New Issued Guidance, Penalties and Publications on VFASPs Oversight
3 min read
Author: Jessica Camilleri
The MFSA has continued to enhance the element of transparency in its guidance with regards to penalty administration, to ensure that such penalties are proportionate and dissuasive in nature. In this light, the Authority has recently issued an amended Guidance Note on the Methodology to set Administrative Penalties relating to Non-Material Breaches. In this context, non-material breaches are those breaches which relate to submissions of regulatory reporting to the Authority, which are laid out in a tabular format in Section 3.3 of this Guidance note. The amendment imposes new obligations on VFA Agents, Service Providers and Issuers to submit a variety of regulatory instruments and makes reference to annual audited returns, compliance certifications, CFT reports as well as IT systems report, as well as others which can be found here.
To set the seal on this guidance, the MFSA has also included these penalties in its revised Publication Policy entitled ‘Administrative Measures & Penalties’. This Annex now includes VFA Service Providers, VFA Agents and VFA Issuers and further classifies these non-exhaustive penalties as non-material breaches. More information on the penalties included can be found here.
Finally, it is also pertinent to note that on the 16th of October the MFSA published Volume VIII of the its publication on Virtual Financial Assets entitled ‘The Nature and Art of Supervision’.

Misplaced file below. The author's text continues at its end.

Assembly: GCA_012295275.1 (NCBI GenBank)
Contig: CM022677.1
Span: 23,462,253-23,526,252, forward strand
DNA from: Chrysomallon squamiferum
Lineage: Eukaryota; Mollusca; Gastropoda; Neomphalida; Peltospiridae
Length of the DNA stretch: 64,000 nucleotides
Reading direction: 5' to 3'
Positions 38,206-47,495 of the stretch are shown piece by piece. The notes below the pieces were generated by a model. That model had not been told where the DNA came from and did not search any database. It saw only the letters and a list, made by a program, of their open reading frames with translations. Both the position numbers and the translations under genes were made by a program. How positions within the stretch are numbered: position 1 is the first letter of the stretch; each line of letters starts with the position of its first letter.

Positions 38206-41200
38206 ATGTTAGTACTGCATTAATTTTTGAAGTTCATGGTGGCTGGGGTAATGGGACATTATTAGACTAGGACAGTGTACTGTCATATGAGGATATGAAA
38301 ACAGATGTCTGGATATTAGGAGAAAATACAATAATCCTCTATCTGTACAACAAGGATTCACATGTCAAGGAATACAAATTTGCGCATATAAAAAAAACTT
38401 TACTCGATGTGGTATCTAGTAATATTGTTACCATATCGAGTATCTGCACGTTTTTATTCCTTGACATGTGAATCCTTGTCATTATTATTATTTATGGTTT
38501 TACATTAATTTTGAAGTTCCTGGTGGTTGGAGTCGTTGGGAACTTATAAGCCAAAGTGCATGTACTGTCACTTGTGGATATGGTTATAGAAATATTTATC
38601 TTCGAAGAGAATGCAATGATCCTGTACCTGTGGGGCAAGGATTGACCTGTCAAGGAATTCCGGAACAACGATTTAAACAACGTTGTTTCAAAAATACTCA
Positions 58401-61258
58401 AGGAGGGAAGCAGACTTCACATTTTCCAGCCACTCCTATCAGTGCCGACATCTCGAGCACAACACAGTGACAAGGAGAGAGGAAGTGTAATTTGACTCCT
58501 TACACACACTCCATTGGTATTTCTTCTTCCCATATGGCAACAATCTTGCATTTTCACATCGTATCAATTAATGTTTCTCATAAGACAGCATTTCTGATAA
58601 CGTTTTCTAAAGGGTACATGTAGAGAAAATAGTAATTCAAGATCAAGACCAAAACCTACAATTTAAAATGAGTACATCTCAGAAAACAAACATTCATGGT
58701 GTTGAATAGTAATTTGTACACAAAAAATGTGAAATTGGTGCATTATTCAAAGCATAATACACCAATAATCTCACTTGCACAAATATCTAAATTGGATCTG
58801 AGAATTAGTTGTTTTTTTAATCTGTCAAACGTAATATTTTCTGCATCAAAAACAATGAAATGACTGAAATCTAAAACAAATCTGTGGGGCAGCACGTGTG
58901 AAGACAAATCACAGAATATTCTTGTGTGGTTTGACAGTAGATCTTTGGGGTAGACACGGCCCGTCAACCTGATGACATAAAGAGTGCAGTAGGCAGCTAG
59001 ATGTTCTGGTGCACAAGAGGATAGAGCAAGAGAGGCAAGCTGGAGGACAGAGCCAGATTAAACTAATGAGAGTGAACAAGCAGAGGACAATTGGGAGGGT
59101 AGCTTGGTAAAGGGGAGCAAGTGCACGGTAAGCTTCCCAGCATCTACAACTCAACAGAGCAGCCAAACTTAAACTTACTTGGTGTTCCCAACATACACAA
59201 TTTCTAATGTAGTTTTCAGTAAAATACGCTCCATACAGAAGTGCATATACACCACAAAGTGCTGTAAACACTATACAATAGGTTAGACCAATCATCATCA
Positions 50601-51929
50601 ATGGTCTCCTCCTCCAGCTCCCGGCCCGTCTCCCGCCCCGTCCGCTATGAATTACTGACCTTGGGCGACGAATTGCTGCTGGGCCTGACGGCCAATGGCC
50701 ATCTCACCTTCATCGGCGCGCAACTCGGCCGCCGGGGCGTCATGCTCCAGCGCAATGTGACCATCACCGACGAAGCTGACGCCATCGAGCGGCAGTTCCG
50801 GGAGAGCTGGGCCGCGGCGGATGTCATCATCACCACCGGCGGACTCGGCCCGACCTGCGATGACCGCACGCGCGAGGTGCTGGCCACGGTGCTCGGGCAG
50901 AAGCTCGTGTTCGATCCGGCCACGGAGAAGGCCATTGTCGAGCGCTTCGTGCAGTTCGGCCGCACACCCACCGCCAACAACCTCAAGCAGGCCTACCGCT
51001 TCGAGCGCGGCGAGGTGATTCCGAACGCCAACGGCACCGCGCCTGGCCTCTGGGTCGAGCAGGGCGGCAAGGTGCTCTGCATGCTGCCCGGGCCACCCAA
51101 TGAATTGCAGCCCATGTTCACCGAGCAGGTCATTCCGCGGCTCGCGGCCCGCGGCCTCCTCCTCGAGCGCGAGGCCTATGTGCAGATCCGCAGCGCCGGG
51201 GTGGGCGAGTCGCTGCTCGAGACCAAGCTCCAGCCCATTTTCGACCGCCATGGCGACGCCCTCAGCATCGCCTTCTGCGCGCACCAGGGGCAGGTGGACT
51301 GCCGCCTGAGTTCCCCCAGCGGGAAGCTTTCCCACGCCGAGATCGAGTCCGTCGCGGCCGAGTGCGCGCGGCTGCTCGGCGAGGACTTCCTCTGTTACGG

The requirements set forth by the MFSA’s regulatory framework for Virtual Financial Asset Service Providers (VFASPs) have demonstrated their efficacy in serving as a filter, verifying that only serious market participants with a solid compliance framework are operating in Malta. Given the high-risk nature of the VFA sector, this Volume puts forward both licensing and supervision requirements which must be complied with in order to operate an entity in or from Malta. In this way, potential newcomers to the market will be subject to fit and proper checks, as well as ongoing AML screening and will be subject regular reputation checks, ensuring that the individuals operating this sector are of good repute and are endowed with the adequate levels of competence and expertise to acquire the required authorization. Furthermore, the Authority has also introduced the concept of Key Risk Indicators (KRIs’) which follow a scoring mechanism based on risk. This mechanism will consider various factors such as the size of the organization, the jurisdictions in which the entity operates, its governance structure as well as its ongoing conduct, to mention a few.
As the crypto industry enters an exciting new chapter in terms of EU regulation, FinTech Supervision has continued to maintain high levels of supervisory engagements for VFASPs through supervisory visits, supervisory meetings, thematic reviews and supervisory reviews of regulatory deliverables. Nonetheless, the focus remains ensuring an adequate level of control and oversight in the sector of financial crime and cybersecurity. Conclusively, the nucleus of these developments remains that, as we witness the VFA framework transition to MICA, Fintech Supervision will continue to enhance its engagement with local stakeholders.